Commentary on the Gospel of
In the summer of 1996, I was studying German in a small town in Bavaria, halfway between Munich and Salzburg. Early in my program, sometime in mid-June, I learned that the Goethe Institut I was attending would be closed the following day, even though it was midweek. Why? Because the day in question was the Feast of Corpus Christi (now called the Solemnity of the Most Holy Body and Blood of Christ). A number of things struck me about that day: it was a midweek celebration; not only was school not in session, the entire town took the holiday—all businesses were closed. Most impressive and memorable was a procession down the main street, late in the morning, of a group of parishioners singing their way through the village. And in the midst of the procession was a priest carrying a monstrance with a large consecrated Host.
Nearly twenty years later, that memory remains fresh in my mind. The procession gave eloquent testimony to the centrality of the Eucharist in the life of the Church. It also bore witness to abundant joy—not just the joy of a set of individuals, but that of a community of faith. And not only was this community showing forth the precious gift of the Eucharist; they were doing so as the Body of Christ they were by virtue of their baptism and regular celebration of the Eucharistic liturgy. What we had celebrated inside the walls of the parish church could not be contained therein.
Today’s readings have two themes that run through them like a thread: blood and covenant. The first reading is a dramatic scene from Mount Sinai. In the aftermath of the exodus, God summoned the people and invited them into covenant relationship: he would be their God, and they his particular people. Enjoying God’s special protection, Israel was summoned, through the divine commandments, to witness to God’s holiness to the nations (Lev 19:2). This covenant relationship was sealed with the blood from sacrificial animals—“the blood of the covenant”—symbolic of the force and dynamism of life. Half of the blood was sprinkled on the altar that represented God’s presence, and half on the people. God and Israel thereby united and committed themselves to one another.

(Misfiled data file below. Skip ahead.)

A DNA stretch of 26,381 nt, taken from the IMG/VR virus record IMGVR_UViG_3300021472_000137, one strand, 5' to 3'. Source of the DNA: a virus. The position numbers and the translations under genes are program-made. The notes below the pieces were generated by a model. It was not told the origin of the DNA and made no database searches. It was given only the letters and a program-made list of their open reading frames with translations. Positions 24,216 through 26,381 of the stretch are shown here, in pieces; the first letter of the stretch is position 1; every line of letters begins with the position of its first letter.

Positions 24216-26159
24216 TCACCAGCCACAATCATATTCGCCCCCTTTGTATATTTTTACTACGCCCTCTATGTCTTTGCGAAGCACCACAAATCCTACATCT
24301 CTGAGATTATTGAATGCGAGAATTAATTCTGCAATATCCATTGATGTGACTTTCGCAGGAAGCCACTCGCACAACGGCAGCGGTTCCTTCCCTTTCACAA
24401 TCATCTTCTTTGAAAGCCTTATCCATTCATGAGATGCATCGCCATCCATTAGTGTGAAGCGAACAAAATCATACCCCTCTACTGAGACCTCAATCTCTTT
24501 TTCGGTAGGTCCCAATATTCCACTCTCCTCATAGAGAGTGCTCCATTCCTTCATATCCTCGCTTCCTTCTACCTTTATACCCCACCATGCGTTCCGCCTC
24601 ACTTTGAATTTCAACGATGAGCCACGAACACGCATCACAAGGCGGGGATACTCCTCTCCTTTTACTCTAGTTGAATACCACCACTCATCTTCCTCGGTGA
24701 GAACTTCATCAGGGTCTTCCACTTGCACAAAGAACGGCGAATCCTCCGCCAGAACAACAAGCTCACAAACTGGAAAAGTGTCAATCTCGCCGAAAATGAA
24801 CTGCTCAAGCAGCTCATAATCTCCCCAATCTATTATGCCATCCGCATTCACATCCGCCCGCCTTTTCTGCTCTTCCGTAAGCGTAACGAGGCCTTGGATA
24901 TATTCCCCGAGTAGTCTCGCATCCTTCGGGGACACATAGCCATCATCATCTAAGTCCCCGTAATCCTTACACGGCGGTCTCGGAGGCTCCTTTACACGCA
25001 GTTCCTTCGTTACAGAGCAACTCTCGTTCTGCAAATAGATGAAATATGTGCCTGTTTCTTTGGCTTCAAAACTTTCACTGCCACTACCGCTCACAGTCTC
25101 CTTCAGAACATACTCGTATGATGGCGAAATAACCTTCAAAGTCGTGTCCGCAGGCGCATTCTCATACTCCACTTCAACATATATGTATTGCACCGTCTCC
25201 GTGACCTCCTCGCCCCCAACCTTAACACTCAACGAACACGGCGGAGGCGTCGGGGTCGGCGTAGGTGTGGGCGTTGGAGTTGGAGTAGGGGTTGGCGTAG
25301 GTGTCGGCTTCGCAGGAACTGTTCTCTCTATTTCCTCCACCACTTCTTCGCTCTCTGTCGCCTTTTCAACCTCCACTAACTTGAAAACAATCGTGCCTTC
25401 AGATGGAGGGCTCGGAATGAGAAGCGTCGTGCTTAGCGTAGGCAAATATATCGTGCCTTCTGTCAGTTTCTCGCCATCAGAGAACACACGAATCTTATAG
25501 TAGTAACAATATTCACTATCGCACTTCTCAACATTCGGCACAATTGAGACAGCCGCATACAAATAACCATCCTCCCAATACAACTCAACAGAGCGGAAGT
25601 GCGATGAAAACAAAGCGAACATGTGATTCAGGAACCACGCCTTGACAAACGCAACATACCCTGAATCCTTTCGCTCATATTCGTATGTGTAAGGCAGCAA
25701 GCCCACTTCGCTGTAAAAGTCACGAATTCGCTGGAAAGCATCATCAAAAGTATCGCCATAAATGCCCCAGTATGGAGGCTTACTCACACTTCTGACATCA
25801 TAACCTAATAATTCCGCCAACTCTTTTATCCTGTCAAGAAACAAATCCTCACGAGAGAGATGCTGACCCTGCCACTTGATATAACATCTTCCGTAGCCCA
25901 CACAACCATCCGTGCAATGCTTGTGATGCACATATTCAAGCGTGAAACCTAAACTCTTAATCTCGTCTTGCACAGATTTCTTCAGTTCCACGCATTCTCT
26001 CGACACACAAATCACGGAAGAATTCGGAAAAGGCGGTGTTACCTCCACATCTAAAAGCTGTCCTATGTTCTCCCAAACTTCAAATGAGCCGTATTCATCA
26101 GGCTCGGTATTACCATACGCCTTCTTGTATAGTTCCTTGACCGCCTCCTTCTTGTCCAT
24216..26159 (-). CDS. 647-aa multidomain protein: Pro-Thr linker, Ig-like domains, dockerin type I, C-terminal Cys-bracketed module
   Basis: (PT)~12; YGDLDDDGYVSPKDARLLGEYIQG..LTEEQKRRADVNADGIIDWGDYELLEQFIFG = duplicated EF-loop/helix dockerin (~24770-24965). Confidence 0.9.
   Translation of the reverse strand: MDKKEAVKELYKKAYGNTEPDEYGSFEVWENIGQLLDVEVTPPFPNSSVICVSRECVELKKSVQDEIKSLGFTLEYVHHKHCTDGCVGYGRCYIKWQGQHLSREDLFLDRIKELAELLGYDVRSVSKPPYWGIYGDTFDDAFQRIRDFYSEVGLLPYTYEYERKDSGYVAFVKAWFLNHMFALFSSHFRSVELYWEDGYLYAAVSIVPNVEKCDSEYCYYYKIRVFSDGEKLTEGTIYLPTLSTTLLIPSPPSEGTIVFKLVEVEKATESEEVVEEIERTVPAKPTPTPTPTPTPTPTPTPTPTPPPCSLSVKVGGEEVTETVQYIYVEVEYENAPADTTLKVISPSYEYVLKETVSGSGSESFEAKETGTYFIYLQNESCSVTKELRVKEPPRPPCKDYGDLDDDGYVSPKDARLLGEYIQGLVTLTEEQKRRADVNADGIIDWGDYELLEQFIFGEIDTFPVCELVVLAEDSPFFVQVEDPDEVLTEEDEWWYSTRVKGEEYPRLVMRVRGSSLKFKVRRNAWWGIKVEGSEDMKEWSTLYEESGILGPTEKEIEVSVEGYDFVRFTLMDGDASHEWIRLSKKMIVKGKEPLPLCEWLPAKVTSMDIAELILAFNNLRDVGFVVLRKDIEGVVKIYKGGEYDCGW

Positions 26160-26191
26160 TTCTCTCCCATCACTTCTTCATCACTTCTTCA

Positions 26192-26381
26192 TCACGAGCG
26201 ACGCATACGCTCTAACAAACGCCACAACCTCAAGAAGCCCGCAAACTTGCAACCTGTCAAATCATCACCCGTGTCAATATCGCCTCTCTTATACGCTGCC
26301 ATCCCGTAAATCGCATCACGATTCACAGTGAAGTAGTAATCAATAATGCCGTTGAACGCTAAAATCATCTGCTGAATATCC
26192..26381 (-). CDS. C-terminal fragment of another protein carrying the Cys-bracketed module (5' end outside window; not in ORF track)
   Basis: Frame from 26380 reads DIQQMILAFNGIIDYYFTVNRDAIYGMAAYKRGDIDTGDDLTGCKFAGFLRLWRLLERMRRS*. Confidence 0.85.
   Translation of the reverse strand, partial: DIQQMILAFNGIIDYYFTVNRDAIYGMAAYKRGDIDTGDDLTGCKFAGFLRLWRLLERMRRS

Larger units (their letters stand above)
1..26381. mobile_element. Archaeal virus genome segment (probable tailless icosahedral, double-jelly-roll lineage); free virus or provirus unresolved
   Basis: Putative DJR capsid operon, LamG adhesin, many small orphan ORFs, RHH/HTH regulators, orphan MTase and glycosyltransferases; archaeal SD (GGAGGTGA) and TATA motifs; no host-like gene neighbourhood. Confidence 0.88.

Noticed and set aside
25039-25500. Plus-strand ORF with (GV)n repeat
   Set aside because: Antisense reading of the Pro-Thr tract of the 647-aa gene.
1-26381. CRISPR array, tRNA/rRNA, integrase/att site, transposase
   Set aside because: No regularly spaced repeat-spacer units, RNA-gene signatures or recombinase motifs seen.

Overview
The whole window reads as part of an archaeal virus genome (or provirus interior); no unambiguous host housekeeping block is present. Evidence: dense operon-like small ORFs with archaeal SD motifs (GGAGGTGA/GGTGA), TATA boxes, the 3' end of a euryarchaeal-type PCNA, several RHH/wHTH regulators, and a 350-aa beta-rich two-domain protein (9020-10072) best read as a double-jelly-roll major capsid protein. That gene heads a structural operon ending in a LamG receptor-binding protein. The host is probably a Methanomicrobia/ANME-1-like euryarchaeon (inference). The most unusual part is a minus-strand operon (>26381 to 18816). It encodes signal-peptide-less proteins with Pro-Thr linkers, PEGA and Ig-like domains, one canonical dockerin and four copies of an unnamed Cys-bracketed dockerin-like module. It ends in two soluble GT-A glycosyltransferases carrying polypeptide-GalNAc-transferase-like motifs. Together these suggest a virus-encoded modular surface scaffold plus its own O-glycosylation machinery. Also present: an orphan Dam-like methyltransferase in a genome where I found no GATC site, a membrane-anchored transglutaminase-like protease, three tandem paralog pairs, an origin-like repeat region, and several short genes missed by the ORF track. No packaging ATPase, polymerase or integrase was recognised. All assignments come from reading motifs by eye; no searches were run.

The other two readings take up these themes. We hear from Mark’s version of the last supper in which Jesus breaks bread and pours out wine—actions that interpret his self-giving love on the cross—and offers them to his friends as his Body and Blood. Concerning the latter, Jesus calls it “my blood of the covenant,” echoing the words of Moses. The author of the letter to Hebrews depicts the risen Jesus as a high priest who “offered himself unblemished to God,” presenting to the Father his own blood for the forgiveness of sins. Through Christ’s loving self-gift, God invites all of us into a special relationship with him, into “a new covenant.” Freed from all those things that constrain us, especially the selfishness of sin, we are to bear witness—as the people in whom God deigns to dwell—to God’s holiness and love. As the end of today’s responsorial psalm suggests, we are to be a Eucharistic people in the presence of all.
Reflecting on these readings through the prism of the memory of the Corpus Christi procession in a Bavarian village has led me to ask: Does my life reflect the joy of knowing and receiving the gift of God’s love poured forth through Jesus’ offering of his Body and Blood? Do I appreciate that, while Holy Communion is a special event between God and me, it also makes me part of a community, one that becomes what we consume in the Eucharist: the very body of Christ? Do we bring this gift to others—to our families, to our circle of relationships, at work, in our civic responsibilities? Are we becoming a people who, through our growth in self-giving love, bear witness to the holiness of the covenantal God?
Today is a wondrous feast. Let us celebrate it with joy and thanksgiving (the meaning of the word “Eucharist”). And let us share with others the amazing gift we receive every time we gather to hear God’s Word and come to the Lord’s Table.